One With Nature

By Mary Beth Erskine

 

 

TAMPA, Fla. (Feb. 2, 2010) – Across the USF campus, towering cranes poke the sky, thundering trucks rumble the ground, and the skeletons of new construction rise upward.

 

The Dr. Kiran C. Patel Center for Global Solutions. The Interdisciplinary Science Teaching and Research Facility. The Student Wellness and Nutrition Center. The Music Teaching and Performing Arts Building. These will be sophisticated facilities of concrete and glass featuring all the functional and technical capabilities needed for the innovative teaching and research that will take place within their walls.

 

Tucked inside the USF Botanical Gardens is another example of new construction on campus, and while it epitomizes sustainability, it is far from a model of contemporary design.

 

Between the closed canopy of the garden’s oak hammock and its narrow dirt driveway rests a Native American chickee – a modest shelter of cypress logs and thatched palm leaves that offers a glimpse into Florida’s heritage. It’s a structure so simple in design, it is has no walls to keep out heat or mosquitoes. Rather, in Seminole and Miccosukee tradition, its openness is an invitation to step under its roof, uniting all visitors – the occasional gopher tortoise and elementary school children alike – with nature.

 

USF’s Seminole-style chickee, which means “house” in the Creek and Mikasuki languages spoken by the Seminoles and Miccosukees, is the brainchild of Kim Hutton, the Botanical Gardens conference and events planner for the past fifteen years. She says the chickee’s location in an open area on the well-drained soil of a sandhill ecosystem amongst native pine trees, grasses and ferns is the ideal spot for such a structure.

 

“This area of the gardens represents a part of Florida that visitors from out of state don’t see that often,” she says, “and they appreciate the native plants that are showcased here. It helps them understand why natural lands are important.”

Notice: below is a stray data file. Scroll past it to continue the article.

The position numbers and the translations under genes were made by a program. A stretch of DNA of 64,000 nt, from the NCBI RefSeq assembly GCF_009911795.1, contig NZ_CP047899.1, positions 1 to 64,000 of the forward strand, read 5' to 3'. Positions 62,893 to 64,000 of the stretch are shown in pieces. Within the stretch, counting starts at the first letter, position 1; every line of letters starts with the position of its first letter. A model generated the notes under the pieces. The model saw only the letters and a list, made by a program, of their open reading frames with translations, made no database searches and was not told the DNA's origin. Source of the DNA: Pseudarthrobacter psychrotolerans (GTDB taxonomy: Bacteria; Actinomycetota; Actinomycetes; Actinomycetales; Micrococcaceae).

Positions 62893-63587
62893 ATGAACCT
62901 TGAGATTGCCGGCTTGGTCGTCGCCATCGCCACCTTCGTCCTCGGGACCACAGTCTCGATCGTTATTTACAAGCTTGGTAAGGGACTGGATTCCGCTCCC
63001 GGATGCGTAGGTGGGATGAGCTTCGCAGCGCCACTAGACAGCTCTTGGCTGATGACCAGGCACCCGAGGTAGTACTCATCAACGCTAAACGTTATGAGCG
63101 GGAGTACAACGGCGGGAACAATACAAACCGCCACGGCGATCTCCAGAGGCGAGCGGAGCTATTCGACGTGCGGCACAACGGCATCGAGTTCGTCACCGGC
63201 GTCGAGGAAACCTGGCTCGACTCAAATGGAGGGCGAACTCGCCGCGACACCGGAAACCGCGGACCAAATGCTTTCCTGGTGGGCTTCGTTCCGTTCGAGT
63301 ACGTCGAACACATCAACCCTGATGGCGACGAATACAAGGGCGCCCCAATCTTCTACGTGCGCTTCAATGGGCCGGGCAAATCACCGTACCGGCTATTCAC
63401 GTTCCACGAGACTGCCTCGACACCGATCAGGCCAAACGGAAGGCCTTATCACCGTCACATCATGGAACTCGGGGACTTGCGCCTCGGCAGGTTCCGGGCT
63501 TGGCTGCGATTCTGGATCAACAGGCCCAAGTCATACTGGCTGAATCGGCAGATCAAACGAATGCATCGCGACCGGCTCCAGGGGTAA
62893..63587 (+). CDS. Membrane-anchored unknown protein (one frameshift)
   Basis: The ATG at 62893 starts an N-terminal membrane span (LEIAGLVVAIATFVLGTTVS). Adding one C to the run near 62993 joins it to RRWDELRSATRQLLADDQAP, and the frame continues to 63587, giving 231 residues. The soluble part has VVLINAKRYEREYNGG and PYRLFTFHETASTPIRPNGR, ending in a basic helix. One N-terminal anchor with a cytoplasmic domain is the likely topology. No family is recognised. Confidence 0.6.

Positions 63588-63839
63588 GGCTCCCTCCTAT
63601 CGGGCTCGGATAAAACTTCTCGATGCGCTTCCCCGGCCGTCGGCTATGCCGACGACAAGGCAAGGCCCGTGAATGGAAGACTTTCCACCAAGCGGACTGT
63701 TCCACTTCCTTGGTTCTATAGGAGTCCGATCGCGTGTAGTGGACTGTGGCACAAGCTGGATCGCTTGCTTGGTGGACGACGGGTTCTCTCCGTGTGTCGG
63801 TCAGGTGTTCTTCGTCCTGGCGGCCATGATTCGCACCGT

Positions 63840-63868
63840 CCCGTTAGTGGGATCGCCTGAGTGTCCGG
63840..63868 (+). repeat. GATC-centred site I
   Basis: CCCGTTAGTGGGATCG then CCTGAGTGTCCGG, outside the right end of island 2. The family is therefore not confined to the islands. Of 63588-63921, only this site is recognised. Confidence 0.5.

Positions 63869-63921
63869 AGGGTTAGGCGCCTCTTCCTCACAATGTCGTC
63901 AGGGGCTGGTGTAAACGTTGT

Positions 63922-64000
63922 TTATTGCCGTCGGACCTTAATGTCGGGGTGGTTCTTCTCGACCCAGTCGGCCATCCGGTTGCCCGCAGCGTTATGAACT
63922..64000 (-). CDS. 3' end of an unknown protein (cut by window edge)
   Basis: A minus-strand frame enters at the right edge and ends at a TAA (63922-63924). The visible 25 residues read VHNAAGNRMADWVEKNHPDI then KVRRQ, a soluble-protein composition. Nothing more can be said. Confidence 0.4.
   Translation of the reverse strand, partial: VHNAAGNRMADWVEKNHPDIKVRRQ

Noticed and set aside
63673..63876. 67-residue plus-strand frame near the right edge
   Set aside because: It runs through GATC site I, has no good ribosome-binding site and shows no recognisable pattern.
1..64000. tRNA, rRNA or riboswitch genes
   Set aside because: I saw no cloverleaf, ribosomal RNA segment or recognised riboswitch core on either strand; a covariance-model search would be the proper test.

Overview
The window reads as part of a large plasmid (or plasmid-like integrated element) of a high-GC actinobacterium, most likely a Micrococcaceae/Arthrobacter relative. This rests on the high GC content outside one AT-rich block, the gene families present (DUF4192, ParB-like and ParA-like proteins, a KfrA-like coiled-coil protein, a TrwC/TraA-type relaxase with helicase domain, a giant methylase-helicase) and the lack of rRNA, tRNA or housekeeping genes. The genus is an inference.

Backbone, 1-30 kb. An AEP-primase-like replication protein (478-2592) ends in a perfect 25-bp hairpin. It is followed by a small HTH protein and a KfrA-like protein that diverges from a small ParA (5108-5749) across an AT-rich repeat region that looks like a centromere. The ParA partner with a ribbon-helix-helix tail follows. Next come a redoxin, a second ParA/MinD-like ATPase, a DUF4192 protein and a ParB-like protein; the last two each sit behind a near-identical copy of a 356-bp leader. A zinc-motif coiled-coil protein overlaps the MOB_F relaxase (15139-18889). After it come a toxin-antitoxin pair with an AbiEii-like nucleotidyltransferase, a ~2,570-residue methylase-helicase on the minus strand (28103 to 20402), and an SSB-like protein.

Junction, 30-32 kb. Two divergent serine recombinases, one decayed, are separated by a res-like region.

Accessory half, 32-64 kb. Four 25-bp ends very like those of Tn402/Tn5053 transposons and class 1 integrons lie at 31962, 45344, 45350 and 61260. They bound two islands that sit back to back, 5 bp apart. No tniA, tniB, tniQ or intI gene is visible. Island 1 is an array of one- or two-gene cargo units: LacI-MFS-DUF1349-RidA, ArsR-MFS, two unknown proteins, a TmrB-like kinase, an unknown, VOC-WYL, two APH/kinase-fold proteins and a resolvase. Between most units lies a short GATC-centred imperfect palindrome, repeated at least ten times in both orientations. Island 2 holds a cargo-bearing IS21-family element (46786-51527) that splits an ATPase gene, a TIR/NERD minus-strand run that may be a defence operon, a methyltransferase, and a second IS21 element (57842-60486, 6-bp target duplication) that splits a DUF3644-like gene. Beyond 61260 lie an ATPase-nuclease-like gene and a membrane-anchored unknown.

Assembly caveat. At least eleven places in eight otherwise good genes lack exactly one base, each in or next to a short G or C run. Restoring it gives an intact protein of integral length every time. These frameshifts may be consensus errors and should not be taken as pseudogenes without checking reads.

The 16-by-20-foot chickee serves as an important tool in accomplishing the educational mission of the gardens. “We use the chickee as a teaching facility for many of our workshops and programs,” says Hutton. “Elementary and middle school students, in particular, love sitting in it when they come here as part of their Florida history or environmental science studies.”

 

Hutton says visiting school groups learn about why the chickee style of architecture was used as a quick-and-easy shelter during the Second and Third Seminole Wars when tribes were frequently on the move to escape U.S. troops. They also hear about the various kinds of chickees that were built for different purposes – cooking, sleeping and eating – and were organized within a camp-type community. She tells them that USF’s chickee would have been used for cooking since it does not have the traditional raised-platform floor.

 

She doesn’t tell them, though, that while she had been intrigued by the idea of building a chickee in the gardens for years, she almost tossed the idea because she couldn’t find someone to build it.

 

“I was cleaning out my desk drawer one Friday and was ready to pitch the file with all the research I had done on chickees. But we had a volunteer orientation the next day and I mentioned it. Next thing I know, one of the new volunteers stepped forward.”

 

That volunteer was Dennis Lindeman, a senior vice president at Raymond James & Associates. “I told Kim that while I was not a skilled carpenter, I had worked on many ranches building barns and doing fence work,” he says, “and if I could find the materials, my son and I would give it a go.”

 

Using the Internet, Lindeman pulled photos of similar structures from all over the world so he could study pole and palm roof construction, and he built scale models from bamboo. He says that the greatest challenge was finding the perfect cypress poles, but that hurdle was overcome when local lumber company R.J. Nathe & Sons donated and delivered all that was needed.